https://<YOUR FEDERATION SERVICE URL/FederationMetadata/2007-06/FederationMetadata.xml

Open the AD FS metadata file in Notepad, copy the content to the clipboard and then launch the XML to simpleSAMLphp metadata converter on the federation tab.


Paste the contents to the Metadata parser form in the browser and then click on the Parse button.


Scroll down to the saml20-sp-remote.php section of the web page


Copy this section of text to clipboard.


In the identity provider configuration, open the saml20-sp-remote.php file found in the metadata folder and append the parsed metadata held in clipboard to this file. Save the file.

As a SAML service provider, during passive SSO logons, AD FS makes use of a default name identifier of emailaddress. This can be seen from the metadata screenshot (circled in green):

‘NameIDFormat’ => ‘urn:oasis:names:tc:SAML:1.1:nameid-format:emailAddress’,


Given that our identity provider prefers the transient format, this can be altered using Powershell by specifying the required NameID format. More on this in a moment….


From the identity provider (https://idp1.mydomain.com/www) installation page of simpleSAMLphp, the metadata endpoint information is visible on the federation tab. This corresponds to the Entity ID of the identity provider. This URL is used to configure the claims provider on the AD FS side.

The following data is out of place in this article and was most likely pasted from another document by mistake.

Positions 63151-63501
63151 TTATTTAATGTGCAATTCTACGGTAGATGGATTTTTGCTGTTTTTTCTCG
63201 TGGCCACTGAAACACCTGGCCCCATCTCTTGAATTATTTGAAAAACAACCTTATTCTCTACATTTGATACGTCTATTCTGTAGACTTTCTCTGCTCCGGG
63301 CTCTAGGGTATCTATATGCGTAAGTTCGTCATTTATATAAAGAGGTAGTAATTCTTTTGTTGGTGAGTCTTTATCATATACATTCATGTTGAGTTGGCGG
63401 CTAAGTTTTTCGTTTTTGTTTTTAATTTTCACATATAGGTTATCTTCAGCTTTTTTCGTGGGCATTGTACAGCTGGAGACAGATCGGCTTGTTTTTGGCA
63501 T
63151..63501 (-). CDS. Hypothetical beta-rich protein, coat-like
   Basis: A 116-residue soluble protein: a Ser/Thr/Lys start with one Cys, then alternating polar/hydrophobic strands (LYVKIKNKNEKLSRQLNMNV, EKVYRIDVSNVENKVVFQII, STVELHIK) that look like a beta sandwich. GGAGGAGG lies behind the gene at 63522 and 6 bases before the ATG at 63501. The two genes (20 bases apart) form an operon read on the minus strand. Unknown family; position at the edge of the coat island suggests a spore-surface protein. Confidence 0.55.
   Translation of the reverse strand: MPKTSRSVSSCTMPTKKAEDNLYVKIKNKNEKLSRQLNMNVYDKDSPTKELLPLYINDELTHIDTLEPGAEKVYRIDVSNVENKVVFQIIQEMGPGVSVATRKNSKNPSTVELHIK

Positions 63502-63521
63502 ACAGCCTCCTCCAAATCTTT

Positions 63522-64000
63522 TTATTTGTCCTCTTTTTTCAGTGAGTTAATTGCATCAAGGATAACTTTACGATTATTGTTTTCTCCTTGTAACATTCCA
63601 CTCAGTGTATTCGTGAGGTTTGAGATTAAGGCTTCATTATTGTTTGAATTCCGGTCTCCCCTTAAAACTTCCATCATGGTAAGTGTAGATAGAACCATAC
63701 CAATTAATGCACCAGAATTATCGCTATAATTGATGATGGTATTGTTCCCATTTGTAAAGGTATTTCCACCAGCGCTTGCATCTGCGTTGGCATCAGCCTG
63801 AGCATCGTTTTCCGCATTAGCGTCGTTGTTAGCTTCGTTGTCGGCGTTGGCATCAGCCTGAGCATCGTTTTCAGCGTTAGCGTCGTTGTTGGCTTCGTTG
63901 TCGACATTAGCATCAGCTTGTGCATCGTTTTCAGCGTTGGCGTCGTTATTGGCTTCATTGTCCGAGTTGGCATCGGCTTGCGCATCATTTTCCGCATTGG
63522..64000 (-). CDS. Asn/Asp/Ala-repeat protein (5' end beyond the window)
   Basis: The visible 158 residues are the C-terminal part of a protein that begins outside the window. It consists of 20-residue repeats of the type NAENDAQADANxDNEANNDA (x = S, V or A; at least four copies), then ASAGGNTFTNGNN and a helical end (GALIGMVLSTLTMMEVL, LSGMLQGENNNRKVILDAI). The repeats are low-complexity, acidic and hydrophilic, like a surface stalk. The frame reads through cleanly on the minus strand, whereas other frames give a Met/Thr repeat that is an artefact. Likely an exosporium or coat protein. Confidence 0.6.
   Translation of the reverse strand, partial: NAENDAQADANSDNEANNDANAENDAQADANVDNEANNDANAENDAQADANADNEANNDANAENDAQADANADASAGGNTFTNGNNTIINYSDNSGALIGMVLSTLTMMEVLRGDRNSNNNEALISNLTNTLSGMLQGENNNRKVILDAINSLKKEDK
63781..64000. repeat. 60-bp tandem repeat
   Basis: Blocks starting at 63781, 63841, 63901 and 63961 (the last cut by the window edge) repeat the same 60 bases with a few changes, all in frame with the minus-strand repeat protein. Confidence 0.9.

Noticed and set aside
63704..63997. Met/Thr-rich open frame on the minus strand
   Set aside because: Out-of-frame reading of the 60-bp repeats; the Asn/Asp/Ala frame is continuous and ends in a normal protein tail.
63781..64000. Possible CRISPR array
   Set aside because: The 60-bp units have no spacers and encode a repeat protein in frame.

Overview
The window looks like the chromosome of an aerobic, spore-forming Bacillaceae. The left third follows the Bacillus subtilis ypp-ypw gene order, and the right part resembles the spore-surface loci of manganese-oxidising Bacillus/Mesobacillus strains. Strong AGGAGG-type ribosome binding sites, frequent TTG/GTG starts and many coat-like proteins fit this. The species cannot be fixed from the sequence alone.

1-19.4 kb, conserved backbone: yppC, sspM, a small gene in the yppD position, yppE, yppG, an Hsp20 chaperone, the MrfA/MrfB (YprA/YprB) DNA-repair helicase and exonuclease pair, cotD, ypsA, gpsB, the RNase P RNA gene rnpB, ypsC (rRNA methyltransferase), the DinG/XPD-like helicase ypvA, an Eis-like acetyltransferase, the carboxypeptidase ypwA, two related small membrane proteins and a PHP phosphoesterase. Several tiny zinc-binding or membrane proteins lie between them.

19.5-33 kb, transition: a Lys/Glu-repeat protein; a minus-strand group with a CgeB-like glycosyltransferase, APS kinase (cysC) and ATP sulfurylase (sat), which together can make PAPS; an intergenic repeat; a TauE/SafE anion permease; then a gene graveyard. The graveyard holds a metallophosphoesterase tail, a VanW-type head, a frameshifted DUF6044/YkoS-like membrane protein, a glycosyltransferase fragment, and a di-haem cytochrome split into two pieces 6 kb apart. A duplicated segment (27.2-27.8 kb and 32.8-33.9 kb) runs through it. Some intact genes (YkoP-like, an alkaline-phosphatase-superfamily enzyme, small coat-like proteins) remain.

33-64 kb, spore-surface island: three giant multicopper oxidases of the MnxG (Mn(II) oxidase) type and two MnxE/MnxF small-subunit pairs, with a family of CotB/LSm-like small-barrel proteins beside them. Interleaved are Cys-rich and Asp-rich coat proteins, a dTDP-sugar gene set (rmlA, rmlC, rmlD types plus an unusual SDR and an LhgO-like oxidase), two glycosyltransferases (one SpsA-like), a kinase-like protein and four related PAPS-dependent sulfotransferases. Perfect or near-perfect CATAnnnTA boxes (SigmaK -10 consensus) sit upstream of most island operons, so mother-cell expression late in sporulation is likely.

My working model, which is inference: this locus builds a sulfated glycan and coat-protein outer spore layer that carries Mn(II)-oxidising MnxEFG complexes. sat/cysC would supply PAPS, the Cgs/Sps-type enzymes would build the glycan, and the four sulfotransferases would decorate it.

Should the simpleSAMLphp IdP endpoints be visible to support online exchange of metadata with AD FS, then the claims provider can be configured automatically. Where metadata is password protected, or the published path of the endpoint is not reachable (for security reasons), then manual exchange of metadata via file will be necessary.

We now have sufficient information to create the claims provider on the AD FS side. In the Add Claims Provider Trust wizard, the above-mentioned URL is used.


As always I recommend the use of PowerShell over the UI for automating this process. While the initial learning curve/overhead is somewhat higher, it will reduce the margin for human error and also provides documented evidence and a path on how installations/configurations are performed.

Since we are hand-waving authentication to simpleSAMLphp as claims provider, any incoming attributes will need to be processed by AD FS as part of the logon process at both the claims provider and relying party.

Firstly, we’ll override the default AD FS behavior of using SAML 1.1 name identifiers (mail) in favor of the transient identifiers mentioned earlier. To do this the expected name identifier required by the identity provider (simpleSAMLphp) can be stated in PowerShell.


Set-AdfsClaimsProviderTrust -TargetName “simpleSAMLphp Identity Provider” -RequiredNameIDFormat “urn:oasis:names:tc:SAML:2.0:nameid-format:transient”


The following SAML attributes, expressed as claims rules on the claims provider handler, are defined:


1.       Transient Name identifier

c:[Type == “http://schemas.xmlsoap.org/ws/2005/05/identity/claims/nameidentifier&#8221;, Properties[“http://schemas.xmlsoap.org/ws/2005/05/identity/claimproperties/format”%5D == “urn:oasis:names:tc:SAML:2.0:nameid-format:transient”]

 => issue(claim = c);

2.       uid

c:[Type == “uid”]

 => issue(claim = c);

3.       mail

c:[Type == “mail”]

 => issue(claim = c);


In a completed configuration, if we were to enable debug and analytics on the AD FS server, we can see the claims processed via Event ID 1000 in the AD FS Debug tracing logs. Note the transient name identifier claim type value of _60b434c232f5cc7048fb85d80ea4c8775d38489f90 being passed when logging on using a test (student) user.